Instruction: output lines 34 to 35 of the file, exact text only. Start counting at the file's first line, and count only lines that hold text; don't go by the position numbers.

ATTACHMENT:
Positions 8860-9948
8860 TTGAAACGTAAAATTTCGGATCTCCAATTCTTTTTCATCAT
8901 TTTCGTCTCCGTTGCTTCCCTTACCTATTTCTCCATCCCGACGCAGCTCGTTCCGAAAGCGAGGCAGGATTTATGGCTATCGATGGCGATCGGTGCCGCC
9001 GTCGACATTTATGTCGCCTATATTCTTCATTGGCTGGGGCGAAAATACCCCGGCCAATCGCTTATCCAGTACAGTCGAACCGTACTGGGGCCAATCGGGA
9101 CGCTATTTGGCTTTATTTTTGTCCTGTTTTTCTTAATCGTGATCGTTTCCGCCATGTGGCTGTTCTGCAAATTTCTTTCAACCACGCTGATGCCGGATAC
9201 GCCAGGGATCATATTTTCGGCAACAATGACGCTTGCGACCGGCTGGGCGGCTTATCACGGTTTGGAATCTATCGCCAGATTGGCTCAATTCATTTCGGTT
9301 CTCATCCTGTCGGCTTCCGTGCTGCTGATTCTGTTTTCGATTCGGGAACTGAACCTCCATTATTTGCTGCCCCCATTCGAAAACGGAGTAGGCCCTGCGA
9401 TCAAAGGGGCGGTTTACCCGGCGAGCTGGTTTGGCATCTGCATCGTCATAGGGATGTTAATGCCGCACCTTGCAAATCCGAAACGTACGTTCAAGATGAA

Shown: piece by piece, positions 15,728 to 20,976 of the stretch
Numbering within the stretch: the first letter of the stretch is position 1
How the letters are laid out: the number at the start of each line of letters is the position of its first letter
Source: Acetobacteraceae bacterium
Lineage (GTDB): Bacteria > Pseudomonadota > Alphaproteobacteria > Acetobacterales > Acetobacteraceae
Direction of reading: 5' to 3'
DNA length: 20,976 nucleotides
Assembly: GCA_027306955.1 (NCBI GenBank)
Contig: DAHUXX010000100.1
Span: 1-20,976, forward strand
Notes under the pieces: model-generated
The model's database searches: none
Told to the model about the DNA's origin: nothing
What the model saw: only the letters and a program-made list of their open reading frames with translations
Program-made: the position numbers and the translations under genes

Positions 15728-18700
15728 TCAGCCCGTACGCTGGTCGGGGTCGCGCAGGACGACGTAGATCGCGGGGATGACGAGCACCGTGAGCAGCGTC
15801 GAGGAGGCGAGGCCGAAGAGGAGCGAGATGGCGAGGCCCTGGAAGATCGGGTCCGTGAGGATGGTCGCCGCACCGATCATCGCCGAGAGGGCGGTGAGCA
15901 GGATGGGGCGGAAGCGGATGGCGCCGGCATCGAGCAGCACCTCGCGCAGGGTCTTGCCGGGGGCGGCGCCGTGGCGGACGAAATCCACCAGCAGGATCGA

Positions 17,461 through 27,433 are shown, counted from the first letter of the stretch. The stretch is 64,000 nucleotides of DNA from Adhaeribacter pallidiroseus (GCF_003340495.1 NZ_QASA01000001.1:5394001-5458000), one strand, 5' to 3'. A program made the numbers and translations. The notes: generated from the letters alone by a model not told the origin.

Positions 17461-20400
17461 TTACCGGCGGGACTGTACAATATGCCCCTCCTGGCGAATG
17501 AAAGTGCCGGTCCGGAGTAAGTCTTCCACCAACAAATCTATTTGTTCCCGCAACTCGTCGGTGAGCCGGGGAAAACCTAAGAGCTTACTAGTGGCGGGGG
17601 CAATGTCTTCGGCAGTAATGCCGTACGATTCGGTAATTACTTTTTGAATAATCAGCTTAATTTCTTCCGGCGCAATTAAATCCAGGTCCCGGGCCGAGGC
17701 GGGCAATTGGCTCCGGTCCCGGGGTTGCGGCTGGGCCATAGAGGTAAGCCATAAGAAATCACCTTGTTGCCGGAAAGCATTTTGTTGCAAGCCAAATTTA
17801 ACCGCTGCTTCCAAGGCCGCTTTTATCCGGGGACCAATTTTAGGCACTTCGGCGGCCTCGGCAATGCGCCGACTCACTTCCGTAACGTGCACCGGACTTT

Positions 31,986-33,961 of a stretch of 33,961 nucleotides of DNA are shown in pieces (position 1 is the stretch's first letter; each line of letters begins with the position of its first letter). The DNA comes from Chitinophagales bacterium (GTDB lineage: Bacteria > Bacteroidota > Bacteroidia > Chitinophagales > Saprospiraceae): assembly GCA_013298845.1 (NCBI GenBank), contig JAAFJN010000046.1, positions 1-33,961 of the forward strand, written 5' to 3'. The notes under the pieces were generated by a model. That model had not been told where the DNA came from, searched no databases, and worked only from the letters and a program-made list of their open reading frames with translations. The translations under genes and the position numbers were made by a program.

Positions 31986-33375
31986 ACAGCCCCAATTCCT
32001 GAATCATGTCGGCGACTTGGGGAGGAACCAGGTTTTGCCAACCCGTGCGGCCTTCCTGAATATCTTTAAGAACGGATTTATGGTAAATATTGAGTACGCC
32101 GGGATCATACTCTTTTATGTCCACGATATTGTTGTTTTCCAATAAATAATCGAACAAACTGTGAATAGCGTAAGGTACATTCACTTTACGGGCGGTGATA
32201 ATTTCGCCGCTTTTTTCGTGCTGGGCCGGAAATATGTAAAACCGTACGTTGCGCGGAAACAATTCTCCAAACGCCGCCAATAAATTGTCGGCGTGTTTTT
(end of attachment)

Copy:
17801 ACCGCTGCTTCCAAGGCCGCTTTTATCCGGGGACCAATTTTAGGCACTTCGGCGGCCTCGGCAATGCGCCGACTCACTTCCGTAACGTGCACCGGACTTT

Positions 31,986-33,961 of a stretch of 33,961 nucleotides of DNA are shown in pieces (position 1 is the stretch's first letter; each line of letters begins with the position of its first letter). The DNA comes from Chitinophagales bacterium (GTDB lineage: Bacteria > Bacteroidota > Bacteroidia > Chitinophagales > Saprospiraceae): assembly GCA_013298845.1 (NCBI GenBank), contig JAAFJN010000046.1, positions 1-33,961 of the forward strand, written 5' to 3'. The notes under the pieces were generated by a model. That model had not been told where the DNA came from, searched no databases, and worked only from the letters and a program-made list of their open reading frames with translations. The translations under genes and the position numbers were made by a program.